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Integration of molecular typing results into tuberculosis surveillance in Germany-A pilot study.

Andrés, M; Göhring-Zwacka, E; Fiebig, L; Priwitzer, M; Richter, E; Rüsch-Gerdes, S; Haas, W; ... Brodhun, B; + view all (2017) Integration of molecular typing results into tuberculosis surveillance in Germany-A pilot study. PLoS One , 12 (11) , Article e0188356. 10.1371/journal.pone.0188356. Green open access

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Abstract

An integrated molecular surveillance for tuberculosis (TB) improves the understanding of ongoing TB transmission by combining molecular typing and epidemiological data. However, the implementation of an integrated molecular surveillance for TB is complex and requires thoughtful consideration of feasibility, demand, public health benefits and legal issues. We aimed to pilot the integration of molecular typing results between 2008 and 2010 in the German Federal State of Baden-Württemberg (population 10.88 Million) as preparation for a nationwide implementation. Culture positive TB cases were typed by IS6110 DNA fingerprinting and results were integrated into routine notification data. Demographic and clinical characteristics of cases and clusters were described and new epidemiological links detected after integrating typing data were calculated. Furthermore, a cross-sectional survey was performed among local public health offices to evaluate their perception and experiences. Overall, typing results were available for 83% of notified culture positive TB cases, out of which 25% were clustered. Age <15 years (OR = 4.96, 95% CI: 1.69-14.55) and being born in Germany (OR = 2.01, 95% CI: 1.44-2.80) were associated with clustering. At cluster level, molecular typing information allowed the identification of previously unknown epidemiological links in 11% of the clusters. In 59% of the clusters it was not possible to identify any epidemiological link. Clusters extending over different counties were less likely to have epidemiological links identified among their cases (OR = 11.53, 95% CI: 3.48-98.23). The majority of local public health offices found molecular typing useful for their work. Our study illustrates the feasibility of integrating typing data into the German TB notification system and depicts its added public health value as complementary strategy in TB surveillance, especially to uncover transmission events among geographically separated TB patients. It also emphasizes that special efforts are required to strengthen the communication between local public health offices in different counties to enhance TB control.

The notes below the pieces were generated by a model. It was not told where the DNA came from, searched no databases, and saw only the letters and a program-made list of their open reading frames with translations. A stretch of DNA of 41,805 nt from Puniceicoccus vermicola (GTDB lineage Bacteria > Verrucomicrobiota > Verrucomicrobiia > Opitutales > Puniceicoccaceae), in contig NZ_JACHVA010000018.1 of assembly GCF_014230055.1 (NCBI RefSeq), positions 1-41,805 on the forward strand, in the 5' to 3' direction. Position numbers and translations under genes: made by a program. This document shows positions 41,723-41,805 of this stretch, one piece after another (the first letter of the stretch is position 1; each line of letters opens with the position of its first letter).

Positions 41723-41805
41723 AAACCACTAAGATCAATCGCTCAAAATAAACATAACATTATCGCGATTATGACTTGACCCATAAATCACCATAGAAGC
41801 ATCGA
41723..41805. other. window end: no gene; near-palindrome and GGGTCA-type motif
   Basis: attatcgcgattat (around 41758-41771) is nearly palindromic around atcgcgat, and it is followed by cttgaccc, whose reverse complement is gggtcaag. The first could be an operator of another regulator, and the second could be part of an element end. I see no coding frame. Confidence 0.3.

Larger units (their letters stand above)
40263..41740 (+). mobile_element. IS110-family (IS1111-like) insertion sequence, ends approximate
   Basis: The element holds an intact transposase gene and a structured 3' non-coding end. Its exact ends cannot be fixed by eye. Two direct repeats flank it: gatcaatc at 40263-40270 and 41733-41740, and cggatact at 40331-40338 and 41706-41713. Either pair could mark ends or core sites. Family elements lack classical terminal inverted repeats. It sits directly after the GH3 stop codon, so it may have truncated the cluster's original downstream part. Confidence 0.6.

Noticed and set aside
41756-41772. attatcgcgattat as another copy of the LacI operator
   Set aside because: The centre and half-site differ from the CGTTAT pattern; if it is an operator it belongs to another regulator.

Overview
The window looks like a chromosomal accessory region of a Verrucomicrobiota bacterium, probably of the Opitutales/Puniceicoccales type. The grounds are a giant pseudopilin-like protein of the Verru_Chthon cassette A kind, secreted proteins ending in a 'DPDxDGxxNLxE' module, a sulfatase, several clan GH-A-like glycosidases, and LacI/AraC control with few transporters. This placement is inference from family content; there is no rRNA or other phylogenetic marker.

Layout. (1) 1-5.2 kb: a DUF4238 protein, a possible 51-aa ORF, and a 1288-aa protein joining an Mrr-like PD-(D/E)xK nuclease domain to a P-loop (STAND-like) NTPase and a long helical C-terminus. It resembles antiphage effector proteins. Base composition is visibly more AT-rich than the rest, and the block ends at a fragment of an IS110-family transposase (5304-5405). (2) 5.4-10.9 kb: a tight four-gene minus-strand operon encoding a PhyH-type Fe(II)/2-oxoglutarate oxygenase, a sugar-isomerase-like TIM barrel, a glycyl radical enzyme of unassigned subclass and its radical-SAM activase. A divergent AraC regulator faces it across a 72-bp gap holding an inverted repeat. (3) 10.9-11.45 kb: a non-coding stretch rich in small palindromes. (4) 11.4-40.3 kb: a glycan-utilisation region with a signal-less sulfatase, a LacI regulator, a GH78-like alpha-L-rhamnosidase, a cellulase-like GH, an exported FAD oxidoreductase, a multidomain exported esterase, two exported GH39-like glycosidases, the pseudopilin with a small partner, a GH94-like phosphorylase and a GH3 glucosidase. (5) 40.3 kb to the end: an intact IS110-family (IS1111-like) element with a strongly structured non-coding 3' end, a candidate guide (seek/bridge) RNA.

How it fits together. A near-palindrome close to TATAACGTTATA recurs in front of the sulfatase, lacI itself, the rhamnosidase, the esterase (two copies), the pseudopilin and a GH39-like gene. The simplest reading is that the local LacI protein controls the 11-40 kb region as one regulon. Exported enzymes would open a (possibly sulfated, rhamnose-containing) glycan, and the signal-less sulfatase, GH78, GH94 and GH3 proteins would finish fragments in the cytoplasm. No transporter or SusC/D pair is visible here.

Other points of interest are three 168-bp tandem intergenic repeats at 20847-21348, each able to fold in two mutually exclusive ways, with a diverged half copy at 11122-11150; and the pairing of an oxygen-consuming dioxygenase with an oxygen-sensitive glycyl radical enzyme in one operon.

Type: Article
Title: Integration of molecular typing results into tuberculosis surveillance in Germany-A pilot study.
Location: United States
Open access status: An open access version is available from UCL Discovery
DOI: 10.1371/journal.pone.0188356
Publisher version: http://dx.doi.org/10.1371/journal.pone.0188356
Language: English
Additional information: © 2017 Andrés et al. This is an open access article distributed under the terms of the Creative Commons Attribution License, which permits unrestricted use, distribution, and reproduction in any medium, provided the original author and source are credited.
UCL classification: UCL
UCL > Provost and Vice Provost Offices > School of Life and Medical Sciences
UCL > Provost and Vice Provost Offices > School of Life and Medical Sciences > Faculty of Brain Sciences
UCL > Provost and Vice Provost Offices > School of Life and Medical Sciences > Faculty of Brain Sciences > The Ear Institute
URI: https://discovery.ucl.ac.uk/id/eprint/10040060
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